Ah, the humble macaron. Any cook with an oven and some egg whites has no doubt given these beasts a go. They are the stuff of legend, notoriously temperamental and fiddly, and they come with more rules than the average board game: Age the egg whites, don’t age the egg whites, double sift and toast the almond meal, don’t toast the almond meal…. You’d be forgiven for seeing a recipe for macarons and thinking you’ve probably got better things to do, like clean the toilet or change the cat litter.
But don’t be dismayed, if I can bake a macaron then you can too! All you need is to find a recipe that you can work with and practice, practice, practice. The shells that don’t work out so well still taste delicious, you can break them up and eat with ice cream or cream in a sort of ad hoc Eton Mess, or just fill them as though they worked perfectly and enjoy the sweet almondy goodness anyway – feet or not, they taste fantastic.
I’m not going to give you a recipe here today because I’m in no way skilled enough to describe the method to you confidently. What I will do is suggest a couple of tried and true recipes that I’ve followed and strongly encourage you to have a crack yourself. The first place I would start is with the Macaron tutorial over at Tartelette, if this recipe works for you then go for it. If you’re like me and need less words and more pictures (hey, I’m a visual person!) then you can’t go wrong with the very handy I<3 Macarons by Hisako Ogita. Since purchasing this book I’ve not had a bad batch (touch wood), it seems the secret is the number of times you stir your batter; stir too few times and you won’t get the infamous ‘feet’, stir too many and your macarons won’t rise.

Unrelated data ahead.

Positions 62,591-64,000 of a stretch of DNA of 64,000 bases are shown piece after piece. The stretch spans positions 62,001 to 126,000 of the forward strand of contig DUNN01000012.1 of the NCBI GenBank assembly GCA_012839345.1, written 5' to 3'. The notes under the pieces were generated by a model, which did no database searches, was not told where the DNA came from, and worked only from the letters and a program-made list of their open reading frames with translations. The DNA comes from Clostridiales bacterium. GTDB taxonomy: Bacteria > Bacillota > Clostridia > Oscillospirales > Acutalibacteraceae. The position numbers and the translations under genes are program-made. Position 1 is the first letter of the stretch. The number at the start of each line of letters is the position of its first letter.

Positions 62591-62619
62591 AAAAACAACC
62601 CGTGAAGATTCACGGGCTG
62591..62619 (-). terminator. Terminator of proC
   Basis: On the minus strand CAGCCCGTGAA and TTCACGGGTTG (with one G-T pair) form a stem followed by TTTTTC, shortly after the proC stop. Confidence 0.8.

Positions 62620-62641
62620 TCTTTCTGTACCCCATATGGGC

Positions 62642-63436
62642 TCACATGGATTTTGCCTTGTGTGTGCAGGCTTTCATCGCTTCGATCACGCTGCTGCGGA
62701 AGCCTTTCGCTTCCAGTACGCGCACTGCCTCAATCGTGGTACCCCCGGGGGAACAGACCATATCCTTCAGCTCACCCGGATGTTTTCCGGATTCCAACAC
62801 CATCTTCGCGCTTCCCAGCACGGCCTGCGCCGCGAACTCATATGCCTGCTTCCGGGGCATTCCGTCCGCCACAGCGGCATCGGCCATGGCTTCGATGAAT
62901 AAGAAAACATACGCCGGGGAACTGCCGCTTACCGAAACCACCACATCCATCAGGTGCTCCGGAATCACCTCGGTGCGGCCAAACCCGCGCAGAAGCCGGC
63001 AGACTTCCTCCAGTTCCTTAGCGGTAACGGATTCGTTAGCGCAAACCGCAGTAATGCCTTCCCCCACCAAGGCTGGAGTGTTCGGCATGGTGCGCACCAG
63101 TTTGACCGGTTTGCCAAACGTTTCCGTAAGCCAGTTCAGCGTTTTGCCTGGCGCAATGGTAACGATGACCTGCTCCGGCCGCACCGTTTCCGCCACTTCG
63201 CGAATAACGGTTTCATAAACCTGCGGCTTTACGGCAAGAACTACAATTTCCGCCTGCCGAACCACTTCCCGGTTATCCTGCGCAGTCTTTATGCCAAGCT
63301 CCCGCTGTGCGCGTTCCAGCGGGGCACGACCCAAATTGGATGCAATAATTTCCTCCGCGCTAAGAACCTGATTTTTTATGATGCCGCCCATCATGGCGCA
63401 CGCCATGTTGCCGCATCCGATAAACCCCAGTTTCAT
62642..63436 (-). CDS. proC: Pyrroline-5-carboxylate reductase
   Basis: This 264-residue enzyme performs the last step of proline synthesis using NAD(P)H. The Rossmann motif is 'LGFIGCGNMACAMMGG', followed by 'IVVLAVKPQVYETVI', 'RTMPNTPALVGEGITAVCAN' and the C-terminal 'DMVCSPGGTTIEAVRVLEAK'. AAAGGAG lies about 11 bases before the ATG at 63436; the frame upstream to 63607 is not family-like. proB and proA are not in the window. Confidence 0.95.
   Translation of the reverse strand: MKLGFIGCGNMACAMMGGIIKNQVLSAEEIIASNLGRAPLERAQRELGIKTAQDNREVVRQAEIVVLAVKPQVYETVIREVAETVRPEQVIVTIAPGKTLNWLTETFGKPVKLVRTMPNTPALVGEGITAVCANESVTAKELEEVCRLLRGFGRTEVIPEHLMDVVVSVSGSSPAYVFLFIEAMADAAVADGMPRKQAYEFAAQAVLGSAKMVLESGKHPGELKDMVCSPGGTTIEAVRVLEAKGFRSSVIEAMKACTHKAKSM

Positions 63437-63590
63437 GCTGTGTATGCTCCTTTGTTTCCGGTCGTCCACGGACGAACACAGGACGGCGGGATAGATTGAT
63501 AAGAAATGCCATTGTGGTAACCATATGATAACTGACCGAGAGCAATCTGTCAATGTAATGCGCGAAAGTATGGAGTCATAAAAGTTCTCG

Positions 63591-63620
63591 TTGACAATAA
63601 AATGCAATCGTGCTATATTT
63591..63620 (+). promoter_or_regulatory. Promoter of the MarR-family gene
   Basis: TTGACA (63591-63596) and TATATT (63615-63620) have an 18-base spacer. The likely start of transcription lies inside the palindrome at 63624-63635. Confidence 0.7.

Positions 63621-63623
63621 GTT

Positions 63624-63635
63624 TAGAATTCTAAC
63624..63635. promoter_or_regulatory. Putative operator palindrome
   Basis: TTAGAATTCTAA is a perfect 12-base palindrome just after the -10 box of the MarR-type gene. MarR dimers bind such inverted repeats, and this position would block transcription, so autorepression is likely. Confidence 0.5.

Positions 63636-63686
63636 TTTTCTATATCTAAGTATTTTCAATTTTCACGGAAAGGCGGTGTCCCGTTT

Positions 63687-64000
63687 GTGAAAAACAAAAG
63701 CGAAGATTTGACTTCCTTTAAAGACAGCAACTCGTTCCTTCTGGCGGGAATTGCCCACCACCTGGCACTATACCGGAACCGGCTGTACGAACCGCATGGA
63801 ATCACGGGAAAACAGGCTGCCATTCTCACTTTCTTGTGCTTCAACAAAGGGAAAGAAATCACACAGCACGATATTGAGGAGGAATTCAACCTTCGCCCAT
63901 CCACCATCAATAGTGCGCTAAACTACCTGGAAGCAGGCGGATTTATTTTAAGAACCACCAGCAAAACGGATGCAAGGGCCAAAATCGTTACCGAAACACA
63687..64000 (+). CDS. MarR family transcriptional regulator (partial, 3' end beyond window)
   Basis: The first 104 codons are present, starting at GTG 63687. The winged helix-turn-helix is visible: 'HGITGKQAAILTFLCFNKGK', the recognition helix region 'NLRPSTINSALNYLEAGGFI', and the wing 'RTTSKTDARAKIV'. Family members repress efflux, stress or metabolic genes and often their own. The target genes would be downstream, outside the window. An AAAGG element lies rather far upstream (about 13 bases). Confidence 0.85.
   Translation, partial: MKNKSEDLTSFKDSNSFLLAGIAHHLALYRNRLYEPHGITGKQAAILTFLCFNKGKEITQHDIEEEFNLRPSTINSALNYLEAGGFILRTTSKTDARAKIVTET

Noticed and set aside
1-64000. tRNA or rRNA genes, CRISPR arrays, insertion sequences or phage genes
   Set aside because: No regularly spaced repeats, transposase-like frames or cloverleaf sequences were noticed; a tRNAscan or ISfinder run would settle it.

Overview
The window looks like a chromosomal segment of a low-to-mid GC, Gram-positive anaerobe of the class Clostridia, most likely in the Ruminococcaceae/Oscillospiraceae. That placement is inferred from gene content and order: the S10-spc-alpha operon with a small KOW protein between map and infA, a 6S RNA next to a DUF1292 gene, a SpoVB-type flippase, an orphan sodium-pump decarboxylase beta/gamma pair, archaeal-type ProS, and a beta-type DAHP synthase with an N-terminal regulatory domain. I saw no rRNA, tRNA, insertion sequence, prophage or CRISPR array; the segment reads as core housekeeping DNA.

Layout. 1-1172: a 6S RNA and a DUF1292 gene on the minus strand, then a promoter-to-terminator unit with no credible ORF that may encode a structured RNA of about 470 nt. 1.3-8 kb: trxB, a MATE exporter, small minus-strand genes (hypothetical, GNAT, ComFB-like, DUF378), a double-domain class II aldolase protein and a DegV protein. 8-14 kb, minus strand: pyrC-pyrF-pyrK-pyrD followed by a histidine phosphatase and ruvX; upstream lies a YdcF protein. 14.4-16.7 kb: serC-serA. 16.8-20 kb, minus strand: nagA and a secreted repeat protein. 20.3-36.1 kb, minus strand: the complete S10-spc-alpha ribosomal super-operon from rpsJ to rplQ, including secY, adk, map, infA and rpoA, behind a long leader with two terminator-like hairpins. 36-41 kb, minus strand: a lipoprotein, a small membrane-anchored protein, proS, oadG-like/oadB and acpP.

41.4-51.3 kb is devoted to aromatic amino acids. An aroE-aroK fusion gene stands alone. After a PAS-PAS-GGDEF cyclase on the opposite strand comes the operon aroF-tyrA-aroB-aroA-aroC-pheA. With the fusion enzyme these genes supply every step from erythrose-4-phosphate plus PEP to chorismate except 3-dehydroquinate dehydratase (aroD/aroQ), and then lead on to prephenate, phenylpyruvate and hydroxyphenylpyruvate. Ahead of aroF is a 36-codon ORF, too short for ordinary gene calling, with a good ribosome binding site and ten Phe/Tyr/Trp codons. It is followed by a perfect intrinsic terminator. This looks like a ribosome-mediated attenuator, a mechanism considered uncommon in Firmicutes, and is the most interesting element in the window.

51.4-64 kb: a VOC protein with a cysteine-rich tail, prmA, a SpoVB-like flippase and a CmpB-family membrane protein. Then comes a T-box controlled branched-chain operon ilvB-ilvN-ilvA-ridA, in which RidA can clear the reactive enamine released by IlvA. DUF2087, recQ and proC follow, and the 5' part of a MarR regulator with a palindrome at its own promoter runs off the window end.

If you’re cool with making macarons and are looking for a new flavour combo then read on…. To make lavender shells I simply ground a half teaspoon of dried lavender flowers in the mortar and mixed them in with the almond meal before running it all through the food processor with the icing sugar. I mixed in some violet food colouring with the meringue and sprinkled some flower heads on the shells straight after piping so that they set with the flowers on the top. To fill I simply made up another batch of lemon curd and piped it into the shells once they had cooled completely. They tasted so good it was difficult to stop at one!